High school student Sara Parcell is a talented violinist whose teacher believes she should attend a summer program at Juilliard in New York. Sara’s father, Dave, lost his business and is now working for his father-in-law’s garden shop. What he’s paid, however, is not enough to keep the family above water. Each day, Dave comes home during lunch to go through the mail and hide the overdue bills from his wife, Jeannette. He knows that Sara’s dream of a summer stint at Juilliard, let alone becoming a full-time student there, is out of reach.
When Sara goes missing, the family’s life is turned upside down. Detective Felix Calderon is initially reluctant to investigate since Sara has been missing for less than a day. But as the hours pass, Sara’s phone continues to go to voicemail, and Jeannette insists her daughter would never run away, a full scale search begins.
Sara is an example of “missing white woman syndrome,” a term Gwen Ifill invented in 2004 to explain the media’s tendency to throw all their resources towards coverage when a white woman disappears, compared to what fate befalls women of color. Local reporters turn up at the Parcell’s home when news about Sara leaks out. The story is about to get much bigger. Reality TV producer, Casey Hawthorne, looking for a new project, hits on the idea of filming what’s happening to the Parcells.
Daniel Sweren-Becker (Photo Credit: Jenny Hueston)
After getting the green light from her network boss at TNN, Casey lands in Frederick, Maryland. Her first night, she meets Felix, and their mutual attraction leads to a night in bed. Aware of the obvious conflict – sleeping with the lead detective investigating Sara’s disappearance, while she’s hoping to sign Sara’s parents for a TV show – she lies and tells Felix she’s a salesperson.
Dave and Jeannette are initially reluctant to be filmed, but two points made by Casey win them over. First, the program will bring millions of people onboard to look for their daughter. Two, they would be paid $50,000 for each episode. They play down the importance of the money, although it would help them out of their financial straits and pay for Sara’s Juilliard tuition. They agree, sign the contracts, and soon the neighborhood is flooded with TV cameras.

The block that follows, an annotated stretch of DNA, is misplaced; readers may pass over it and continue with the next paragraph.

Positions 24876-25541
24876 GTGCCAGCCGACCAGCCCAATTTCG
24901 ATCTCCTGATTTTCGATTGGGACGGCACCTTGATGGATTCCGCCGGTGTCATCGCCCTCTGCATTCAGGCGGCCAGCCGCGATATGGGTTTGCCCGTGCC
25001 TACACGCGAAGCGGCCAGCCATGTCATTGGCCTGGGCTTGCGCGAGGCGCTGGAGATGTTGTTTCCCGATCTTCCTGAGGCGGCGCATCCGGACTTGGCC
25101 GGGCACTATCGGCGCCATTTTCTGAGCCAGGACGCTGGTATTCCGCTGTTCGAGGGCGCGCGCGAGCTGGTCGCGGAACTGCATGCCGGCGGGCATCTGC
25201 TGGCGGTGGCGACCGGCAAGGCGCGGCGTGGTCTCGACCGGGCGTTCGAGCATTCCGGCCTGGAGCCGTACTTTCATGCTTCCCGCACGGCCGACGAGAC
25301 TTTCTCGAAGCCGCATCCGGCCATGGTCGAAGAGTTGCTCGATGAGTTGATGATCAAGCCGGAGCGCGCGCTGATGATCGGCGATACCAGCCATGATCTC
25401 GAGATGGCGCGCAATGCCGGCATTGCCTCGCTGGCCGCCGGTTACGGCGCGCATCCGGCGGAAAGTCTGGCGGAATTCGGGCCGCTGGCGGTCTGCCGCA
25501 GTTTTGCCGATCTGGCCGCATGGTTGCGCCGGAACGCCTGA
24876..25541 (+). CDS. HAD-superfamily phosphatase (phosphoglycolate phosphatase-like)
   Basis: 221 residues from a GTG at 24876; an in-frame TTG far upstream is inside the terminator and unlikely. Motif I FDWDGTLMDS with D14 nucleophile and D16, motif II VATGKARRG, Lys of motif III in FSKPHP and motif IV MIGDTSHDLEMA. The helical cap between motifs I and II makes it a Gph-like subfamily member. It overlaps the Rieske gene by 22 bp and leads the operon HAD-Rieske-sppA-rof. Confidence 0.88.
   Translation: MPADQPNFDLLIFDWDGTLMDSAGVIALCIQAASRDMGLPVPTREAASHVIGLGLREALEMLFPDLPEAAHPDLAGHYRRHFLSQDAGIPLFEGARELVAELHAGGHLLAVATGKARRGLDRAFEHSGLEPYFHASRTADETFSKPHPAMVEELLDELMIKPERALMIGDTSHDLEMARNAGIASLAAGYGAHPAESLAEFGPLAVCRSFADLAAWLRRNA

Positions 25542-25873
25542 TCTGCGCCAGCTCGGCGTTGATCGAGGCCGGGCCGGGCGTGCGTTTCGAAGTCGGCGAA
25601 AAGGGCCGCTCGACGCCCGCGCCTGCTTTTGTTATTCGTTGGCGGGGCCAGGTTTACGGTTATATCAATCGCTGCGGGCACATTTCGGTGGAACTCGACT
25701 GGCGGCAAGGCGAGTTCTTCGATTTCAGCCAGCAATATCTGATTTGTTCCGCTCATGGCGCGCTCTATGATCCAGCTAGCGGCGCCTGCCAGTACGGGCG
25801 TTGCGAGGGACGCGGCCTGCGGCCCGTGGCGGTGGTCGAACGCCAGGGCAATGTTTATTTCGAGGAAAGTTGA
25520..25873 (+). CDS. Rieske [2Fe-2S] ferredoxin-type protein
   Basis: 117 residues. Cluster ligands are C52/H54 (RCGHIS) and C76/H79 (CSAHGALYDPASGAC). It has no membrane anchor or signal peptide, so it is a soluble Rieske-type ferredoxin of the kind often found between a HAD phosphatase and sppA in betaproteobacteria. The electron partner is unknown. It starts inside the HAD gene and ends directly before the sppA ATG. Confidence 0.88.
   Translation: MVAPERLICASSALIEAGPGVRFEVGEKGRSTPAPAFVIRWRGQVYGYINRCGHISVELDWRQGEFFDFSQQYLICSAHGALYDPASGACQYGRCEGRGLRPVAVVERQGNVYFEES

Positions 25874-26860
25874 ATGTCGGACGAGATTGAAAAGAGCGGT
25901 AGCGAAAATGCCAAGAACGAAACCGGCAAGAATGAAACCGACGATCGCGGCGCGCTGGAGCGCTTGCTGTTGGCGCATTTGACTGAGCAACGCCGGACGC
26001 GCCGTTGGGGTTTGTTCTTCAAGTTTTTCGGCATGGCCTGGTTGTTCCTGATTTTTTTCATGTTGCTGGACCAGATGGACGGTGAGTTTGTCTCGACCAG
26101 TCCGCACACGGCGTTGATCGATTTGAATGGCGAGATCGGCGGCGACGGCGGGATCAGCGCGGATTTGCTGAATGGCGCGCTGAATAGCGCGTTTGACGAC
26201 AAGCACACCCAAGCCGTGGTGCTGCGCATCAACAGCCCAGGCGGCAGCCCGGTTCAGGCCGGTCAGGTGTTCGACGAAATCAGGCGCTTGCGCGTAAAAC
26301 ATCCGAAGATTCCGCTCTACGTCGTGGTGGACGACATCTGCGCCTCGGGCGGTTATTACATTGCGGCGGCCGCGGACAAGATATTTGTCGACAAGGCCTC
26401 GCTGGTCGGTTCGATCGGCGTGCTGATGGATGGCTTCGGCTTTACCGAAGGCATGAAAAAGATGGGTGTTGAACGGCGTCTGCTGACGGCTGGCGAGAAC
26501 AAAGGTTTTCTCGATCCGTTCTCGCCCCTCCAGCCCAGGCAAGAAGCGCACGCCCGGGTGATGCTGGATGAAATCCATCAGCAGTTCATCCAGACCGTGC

Daniel Sweren-Becker’s true crime novel tells the story of Sara’s abduction ten years later through interviews with the family, neighbors, Sara’s teachers and friends, law enforcement officials, local TV personalities, Casey, and those at TNN involved with the program called “Searching for Sara.” We learn early on that Dave is in prison and Sara is dead. What crime Dave committed is later revealed, but who was truly responsible for Sara’s death?
Felix never believed the program would help find Sara, in fact, he thought the opposite, that the person who had kidnapped her would panic and kill her. Thus the name soon attached to Casey’s project – “Kill Show.” Searching for a missing young person often takes a toll on the police working on the case. Felix transferred to Frederick after he failed to find two missing children in Houston. Coming to a small town, he hoped he would never again face a similar case. But kidnappings happen all over the country, in small towns and big cities. Felix’s initial attraction to Casey turned to revulsion when he learned she was using Sara’s disappearance to further her career.
There are other casualties surrounding Sara’s story. Her brother, Jack, fell into a deep depression and attempted suicide. Those initially thought to have something to do with Sara’s disappearance, had their reputations and businesses ruined. Casey might have been collateral damage, too, but somehow those involved in reality TV rarely pay the price.
Sweren-Becker shines a light on this popular genre, revealing, as the jacket copy reads, “the seedy underbelly of the true crime entertainment machine.” The genie, however, has been let out of the bottle and true crime shows continue to proliferate. The public has an insatiable appetite for stories involving a missing young woman and, yes, more times than not, a missing white woman. We should all be concerned when someone – man, woman, or child – goes missing. Allowing some to turn these tragedies into entertainment, however, raises legal and ethical questions. Perhaps Kill Show will cause some to pause before tuning in.
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